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Ive read whey powder protein is a by product of cheese however its not made of rennet, so is it still ethically wrong as vegetarian for having it?
 

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Good question.
According to these links:
http://en.wikipedia.org/wiki/Whey_protein
http://en.wikipedia.org/wiki/Whey
...it is a by-product of the cheese-making process...AFTER the rennet has been added and has done its work making the cheese. Then, the by-product of whey is removed. Whey itself doesn't have any rennet.

It seems to me, that this is lumped in the same category as leather, if we see leather as a by-product of the beef industry. When they slaughter the cows, they have all this leather lying around. When they make cheese, they have all this whey lying around.

Learn all you can about the process, and ask yourself if you feel any guilt.
"Officially," whey is just as okay as drinking milk.
But really, its lost in this grey area.
 

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When I was a veggie, my rule was that I only ate whey if it came from vegetarian rennet cheese-making (looked for the 'V' sign). I know Oreos in the UK are not considered vegetarian (by the Oreos company) because the whey in them is extracted from non veg rennet cheese.
 

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I think for a vegetarian this is probably splitting hairs a little; yes, whey is a by-product of cheese, but unless you e-mail every company and ask if their rennet that the cheese is made with that the whey came from is vegetarian-friendly, it's difficult to know. I can't see an awful lot of point in avoiding only some whey. Either eat it, or don't.
 

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it also depends on if you're a lacto veg. If you avoid dairy, then no, if you drink it, then you can decide for yourself.
 

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Quote:
Originally Posted by AeryFairy View Post

I think for a vegetarian this is probably splitting hairs a little; yes, whey is a by-product of cheese, but unless you e-mail every company and ask if their rennet that the cheese is made with that the whey came from is vegetarian-friendly, it's difficult to know. I can't see an awful lot of point in avoiding only some whey. Either eat it, or don't.
All the big UK companies (cadbury, nestle etc) know about the whey issue and that's why only some of their chocolate is labelled vegetarian. If it's labelled that way then no animal rennet was used. My take on it was that I avoided animal rennet cheese (Parmesan etc) so why not animal rennet whey? Its a pretty small drop in the ocean though, and I think each veggie can make their own mind up (I.e back then I didn't know that some wines and beers were filtered through fish and gelatine, and for a long time I didn't even know what veganism was).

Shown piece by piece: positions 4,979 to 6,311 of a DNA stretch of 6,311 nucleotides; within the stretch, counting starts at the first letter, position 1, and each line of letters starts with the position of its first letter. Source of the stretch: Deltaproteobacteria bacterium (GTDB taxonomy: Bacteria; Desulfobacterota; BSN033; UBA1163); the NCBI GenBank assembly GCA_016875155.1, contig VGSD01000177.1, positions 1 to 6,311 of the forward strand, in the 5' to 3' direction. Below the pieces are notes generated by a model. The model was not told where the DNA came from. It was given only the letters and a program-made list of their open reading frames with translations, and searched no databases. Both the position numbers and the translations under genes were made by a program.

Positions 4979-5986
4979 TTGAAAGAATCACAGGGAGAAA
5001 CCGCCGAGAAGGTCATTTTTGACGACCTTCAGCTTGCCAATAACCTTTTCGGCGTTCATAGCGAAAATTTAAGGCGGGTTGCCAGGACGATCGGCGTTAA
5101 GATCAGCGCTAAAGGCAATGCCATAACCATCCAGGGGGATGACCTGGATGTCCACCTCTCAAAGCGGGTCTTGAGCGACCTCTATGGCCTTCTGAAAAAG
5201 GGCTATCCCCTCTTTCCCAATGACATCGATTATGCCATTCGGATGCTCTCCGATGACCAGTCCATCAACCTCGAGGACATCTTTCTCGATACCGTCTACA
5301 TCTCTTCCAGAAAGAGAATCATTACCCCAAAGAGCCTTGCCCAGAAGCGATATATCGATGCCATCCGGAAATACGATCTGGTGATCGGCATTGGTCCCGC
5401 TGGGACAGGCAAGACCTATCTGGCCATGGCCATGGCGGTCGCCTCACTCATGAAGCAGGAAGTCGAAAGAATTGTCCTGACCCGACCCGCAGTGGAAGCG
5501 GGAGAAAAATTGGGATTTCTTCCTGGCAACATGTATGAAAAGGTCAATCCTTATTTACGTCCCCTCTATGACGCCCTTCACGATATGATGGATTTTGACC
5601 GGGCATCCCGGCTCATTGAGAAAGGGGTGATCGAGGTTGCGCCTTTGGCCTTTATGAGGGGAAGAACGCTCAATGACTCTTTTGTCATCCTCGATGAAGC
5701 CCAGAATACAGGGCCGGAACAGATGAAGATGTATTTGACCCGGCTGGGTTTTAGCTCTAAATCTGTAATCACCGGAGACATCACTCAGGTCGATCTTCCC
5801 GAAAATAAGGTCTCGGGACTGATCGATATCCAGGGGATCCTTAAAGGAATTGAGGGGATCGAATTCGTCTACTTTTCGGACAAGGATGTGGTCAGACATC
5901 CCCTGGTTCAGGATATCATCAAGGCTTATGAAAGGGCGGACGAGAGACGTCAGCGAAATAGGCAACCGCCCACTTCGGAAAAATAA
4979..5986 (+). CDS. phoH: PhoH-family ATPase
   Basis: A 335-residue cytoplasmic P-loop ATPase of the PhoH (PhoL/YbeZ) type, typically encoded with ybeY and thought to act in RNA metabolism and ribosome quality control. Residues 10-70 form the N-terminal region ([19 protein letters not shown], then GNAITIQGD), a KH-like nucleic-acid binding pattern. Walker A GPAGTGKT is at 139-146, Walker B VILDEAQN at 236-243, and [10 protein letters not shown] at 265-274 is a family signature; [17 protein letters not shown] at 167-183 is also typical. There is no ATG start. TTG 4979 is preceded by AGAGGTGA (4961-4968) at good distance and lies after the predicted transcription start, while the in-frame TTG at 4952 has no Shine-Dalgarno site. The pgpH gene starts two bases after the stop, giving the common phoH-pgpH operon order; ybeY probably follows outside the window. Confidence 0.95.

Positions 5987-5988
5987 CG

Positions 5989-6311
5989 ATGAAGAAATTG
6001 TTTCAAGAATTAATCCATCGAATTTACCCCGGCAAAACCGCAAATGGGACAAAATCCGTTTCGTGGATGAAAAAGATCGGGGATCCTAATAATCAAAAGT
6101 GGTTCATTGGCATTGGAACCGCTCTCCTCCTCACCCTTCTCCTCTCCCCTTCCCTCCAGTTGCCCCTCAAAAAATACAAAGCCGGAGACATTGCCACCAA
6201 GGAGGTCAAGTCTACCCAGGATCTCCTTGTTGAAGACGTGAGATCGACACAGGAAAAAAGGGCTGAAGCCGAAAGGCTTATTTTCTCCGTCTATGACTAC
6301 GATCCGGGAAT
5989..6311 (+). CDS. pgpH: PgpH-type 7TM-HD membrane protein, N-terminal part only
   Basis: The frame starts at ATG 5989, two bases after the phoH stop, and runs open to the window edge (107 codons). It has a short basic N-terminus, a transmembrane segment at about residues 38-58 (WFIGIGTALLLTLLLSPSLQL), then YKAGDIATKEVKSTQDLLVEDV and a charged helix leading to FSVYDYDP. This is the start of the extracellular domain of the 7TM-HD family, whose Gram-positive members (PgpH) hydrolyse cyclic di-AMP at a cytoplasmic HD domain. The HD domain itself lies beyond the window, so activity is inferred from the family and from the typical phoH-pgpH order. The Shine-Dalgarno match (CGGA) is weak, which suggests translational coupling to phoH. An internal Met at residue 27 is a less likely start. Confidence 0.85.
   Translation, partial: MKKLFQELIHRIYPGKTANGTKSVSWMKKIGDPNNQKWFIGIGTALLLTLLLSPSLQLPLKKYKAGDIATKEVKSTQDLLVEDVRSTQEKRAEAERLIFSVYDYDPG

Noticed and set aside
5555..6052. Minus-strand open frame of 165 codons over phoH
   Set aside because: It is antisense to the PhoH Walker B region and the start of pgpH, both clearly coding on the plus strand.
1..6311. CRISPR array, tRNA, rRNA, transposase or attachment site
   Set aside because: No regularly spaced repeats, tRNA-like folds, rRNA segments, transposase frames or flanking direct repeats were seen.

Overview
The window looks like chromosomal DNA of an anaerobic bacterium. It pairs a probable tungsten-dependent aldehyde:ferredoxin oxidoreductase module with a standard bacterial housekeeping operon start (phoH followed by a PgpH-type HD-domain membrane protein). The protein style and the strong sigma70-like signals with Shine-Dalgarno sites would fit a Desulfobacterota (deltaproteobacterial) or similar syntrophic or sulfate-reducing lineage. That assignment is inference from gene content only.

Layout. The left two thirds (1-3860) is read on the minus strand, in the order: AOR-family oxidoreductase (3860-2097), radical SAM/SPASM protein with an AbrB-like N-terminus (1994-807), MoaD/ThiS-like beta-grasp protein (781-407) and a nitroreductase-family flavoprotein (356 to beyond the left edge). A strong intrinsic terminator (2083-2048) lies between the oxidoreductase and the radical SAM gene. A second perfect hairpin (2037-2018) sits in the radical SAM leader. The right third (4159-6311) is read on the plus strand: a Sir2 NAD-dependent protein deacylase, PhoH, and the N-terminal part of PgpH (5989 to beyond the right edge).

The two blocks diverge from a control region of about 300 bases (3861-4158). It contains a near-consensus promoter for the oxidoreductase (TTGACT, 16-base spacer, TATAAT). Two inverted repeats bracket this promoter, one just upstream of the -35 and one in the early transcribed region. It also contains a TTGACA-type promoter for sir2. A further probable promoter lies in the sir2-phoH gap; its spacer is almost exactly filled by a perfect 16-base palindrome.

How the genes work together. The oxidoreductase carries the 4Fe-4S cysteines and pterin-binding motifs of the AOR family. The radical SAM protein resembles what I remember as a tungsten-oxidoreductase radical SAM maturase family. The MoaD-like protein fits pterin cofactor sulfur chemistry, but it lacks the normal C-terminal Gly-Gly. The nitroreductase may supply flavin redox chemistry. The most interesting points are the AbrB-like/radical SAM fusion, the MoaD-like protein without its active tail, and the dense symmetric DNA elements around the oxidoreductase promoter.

If you do want to avoid animal rennet whey then (in the UK) nutella, Oreos and a lot of the kinder products and some Ferrero rocher types are all offenders, hence why you won't see 'suitable for vegetarians' marked on them.
 

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why the obsession with extra protein? if you eat a balanced grain/legume diet, how could you be deficient in protein? it's "normal" in our society to eat 6-10 times the protein you need.
 

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Quote:
Originally Posted by papayamon View Post

why the obsession with extra protein? if you eat a balanced grain/legume diet, how could you be deficient in protein? it's "normal" in our society to eat 6-10 times the protein you need.
But what about all those people who get hospitalized for protein deficiency?


But whey is used for making all sorts of things and is not always related to needing protein right?
 

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I use whey protein whenever I am weight lifting, which does require additional protein to build and maintain new muscle mass. When I am not lifting regularly, I don't use it and focus on getting a maintenance amount of protein daily. I am lacto-ovo, but in very limited amounts.
 

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Thanks a for sharing, I really got help. Can I ask you for a little bit more help, plz.
Actually, I need a little elaboration of ""Officially," whey is just as okay as drinking milk.
But really, its lost in this grey area.".
regards
 
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